Present-day audio clipping systems all employ methods to control distortion. Of interest is that each of these use a static method to mask harmonic distortion when clipping is active. Intermodulation (IMD), due to added presence and high frequency spectra, has overtaken the problem that once was dominated by harmonic distortion. Suffice it to say, all clipping methods must employ some form of harmonic distortion control, or they will not operate sufficiently enough to generate competitive sounding on-air audio. Modern content now requires additional processing means to reduce induced IMD.
Suppressing IMD is significantly more difficult, as the constant difference in frequency across components is a non-stop moving target, whereas suppressing harmonic distortion can easily be predicted, and controlled through a static filtering system.
Proof of this is demonstrated with an evaluation of present-day distortion cancelling systems. All of them employ static filtering to mask distortion components. They vary in range from broadband to 5-6 band, or more, and all of these fail, with aggressive processing. The broadband method suppresses harmonics, and some IMD at specific frequencies. The multiband methods are designed to insert gentle low pass filters after multiband clippers in each audio band. This works, over a narrow range, but falls apart with aggressive levels of clipping. Mutiband clipper/filtering is done in parallel architecture, and each singular band clipper is not able to understand what the others are doing. Therefore, the resulting filtered harmonics of each band interact in unpredictable ways, some of which exaggerate IMD. Adding more bands or steeper filters does not improve or fix the problem!
The Answer Is…
…Not in the number of bands! Anyone who thinks adding more bands of limiting, clipping, and filtering to the system is wasting DSP cycles, computer MIPS, and generating a lot of marketing rhetoric! The answer lies in understanding the range of frequencies that generate both harmonic and intermodulation distortion, then applying various masking means to suppress both simultaneously, as they are created. Much easier said than done! It’s a combination of breaking down the audio spectrum by octaves and interaction with the Gibbs Phenomenon. Adding SENSUS technology enables a clipping system that suppresses BOTH harmonic and IMD distortion components, when aggressive processing levels are required. Additionally, and more importantly, this new clipping method does not employ the use of dynamic compressors or limiters to control depth of clipping, in order to minimize clipper induced IMD. There have been, and remain, a few proponents whom do utilize this method to reduce generated IMD, but it’s at the expense of added dynamic intermodulation which manifests itself as audio pumping, and hole punching.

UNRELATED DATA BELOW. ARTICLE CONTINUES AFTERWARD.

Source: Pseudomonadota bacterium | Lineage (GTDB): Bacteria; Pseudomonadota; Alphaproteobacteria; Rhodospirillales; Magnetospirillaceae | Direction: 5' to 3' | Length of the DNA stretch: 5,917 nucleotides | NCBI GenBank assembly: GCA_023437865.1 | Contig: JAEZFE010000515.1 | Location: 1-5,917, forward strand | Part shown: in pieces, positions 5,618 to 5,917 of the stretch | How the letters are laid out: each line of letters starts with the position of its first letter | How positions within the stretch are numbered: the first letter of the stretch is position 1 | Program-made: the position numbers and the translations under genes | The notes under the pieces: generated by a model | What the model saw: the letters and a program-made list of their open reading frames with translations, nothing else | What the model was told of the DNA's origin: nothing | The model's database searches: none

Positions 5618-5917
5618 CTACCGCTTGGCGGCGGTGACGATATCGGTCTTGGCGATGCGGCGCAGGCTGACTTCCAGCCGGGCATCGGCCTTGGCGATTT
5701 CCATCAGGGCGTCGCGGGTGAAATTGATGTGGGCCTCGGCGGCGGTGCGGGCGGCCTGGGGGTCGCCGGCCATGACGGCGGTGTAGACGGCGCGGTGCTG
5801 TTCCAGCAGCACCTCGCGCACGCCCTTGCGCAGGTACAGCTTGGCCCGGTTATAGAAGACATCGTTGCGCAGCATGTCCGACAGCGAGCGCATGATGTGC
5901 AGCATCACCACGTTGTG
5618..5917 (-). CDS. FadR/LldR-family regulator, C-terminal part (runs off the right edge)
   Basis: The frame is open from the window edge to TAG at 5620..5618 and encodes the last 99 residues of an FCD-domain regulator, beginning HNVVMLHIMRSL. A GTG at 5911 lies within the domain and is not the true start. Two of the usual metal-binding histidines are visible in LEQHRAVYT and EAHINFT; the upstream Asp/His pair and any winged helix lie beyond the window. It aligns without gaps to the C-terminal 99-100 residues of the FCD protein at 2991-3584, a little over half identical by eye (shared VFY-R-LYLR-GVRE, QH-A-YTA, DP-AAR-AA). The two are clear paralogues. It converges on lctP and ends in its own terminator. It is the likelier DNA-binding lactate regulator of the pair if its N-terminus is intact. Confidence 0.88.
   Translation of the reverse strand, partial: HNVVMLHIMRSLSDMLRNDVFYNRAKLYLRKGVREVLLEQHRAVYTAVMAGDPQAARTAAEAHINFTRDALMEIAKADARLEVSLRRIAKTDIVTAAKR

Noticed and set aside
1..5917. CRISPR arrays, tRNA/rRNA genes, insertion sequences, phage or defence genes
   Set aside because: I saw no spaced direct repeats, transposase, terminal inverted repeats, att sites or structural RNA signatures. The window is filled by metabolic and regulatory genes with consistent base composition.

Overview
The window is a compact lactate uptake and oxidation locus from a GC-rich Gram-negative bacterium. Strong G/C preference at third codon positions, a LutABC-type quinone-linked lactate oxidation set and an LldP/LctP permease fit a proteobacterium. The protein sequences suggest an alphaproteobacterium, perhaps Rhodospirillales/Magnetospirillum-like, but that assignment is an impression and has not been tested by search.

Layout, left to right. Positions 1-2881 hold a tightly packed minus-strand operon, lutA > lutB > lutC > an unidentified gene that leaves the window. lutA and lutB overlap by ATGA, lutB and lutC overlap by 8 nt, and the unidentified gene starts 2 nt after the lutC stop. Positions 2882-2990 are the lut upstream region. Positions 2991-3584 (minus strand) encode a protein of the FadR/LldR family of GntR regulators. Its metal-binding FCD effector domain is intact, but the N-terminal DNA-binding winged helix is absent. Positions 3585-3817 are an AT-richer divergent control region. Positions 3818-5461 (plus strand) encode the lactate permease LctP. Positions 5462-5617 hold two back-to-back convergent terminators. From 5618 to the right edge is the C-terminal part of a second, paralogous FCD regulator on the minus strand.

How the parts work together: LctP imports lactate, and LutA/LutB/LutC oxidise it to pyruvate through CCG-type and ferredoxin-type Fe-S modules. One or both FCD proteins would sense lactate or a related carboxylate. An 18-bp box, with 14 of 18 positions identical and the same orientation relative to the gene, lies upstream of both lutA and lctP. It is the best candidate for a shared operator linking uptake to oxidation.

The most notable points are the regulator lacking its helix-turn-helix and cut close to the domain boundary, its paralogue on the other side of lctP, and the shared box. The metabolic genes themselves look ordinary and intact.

The following two spectrographs are examples using a dual tone (100Hz and 7kHz) intermodulation test. The results of this new clipper method are illustrated on the right.
It’s worth restating…The answer lies not in the number of limiters, clippers, and filters, but how all distortion products are dealt with interactively on an instantaneous basis. Multiband clipping does not take into consideration any interactivity of outlying spectra. That’s where the method eventually fails. The proof is in the audio performance, with critical content.
While the above detailed description uses the clipping system for an example, the same technique, when applied to dynamic limiters yields improved aural performance. For the same given amount of dynamic limiting, there is less perceived IMD. The benefits are two-fold: improved quality for the same given loudness, and added processing headroom that is now available when competitive situations arise. Additionally, the RMS based AGC/compression system maintains consistent levels for the limiters and clippers. The result is consistent levels through the entire processing system yielding quality and effortlessly loud audio.
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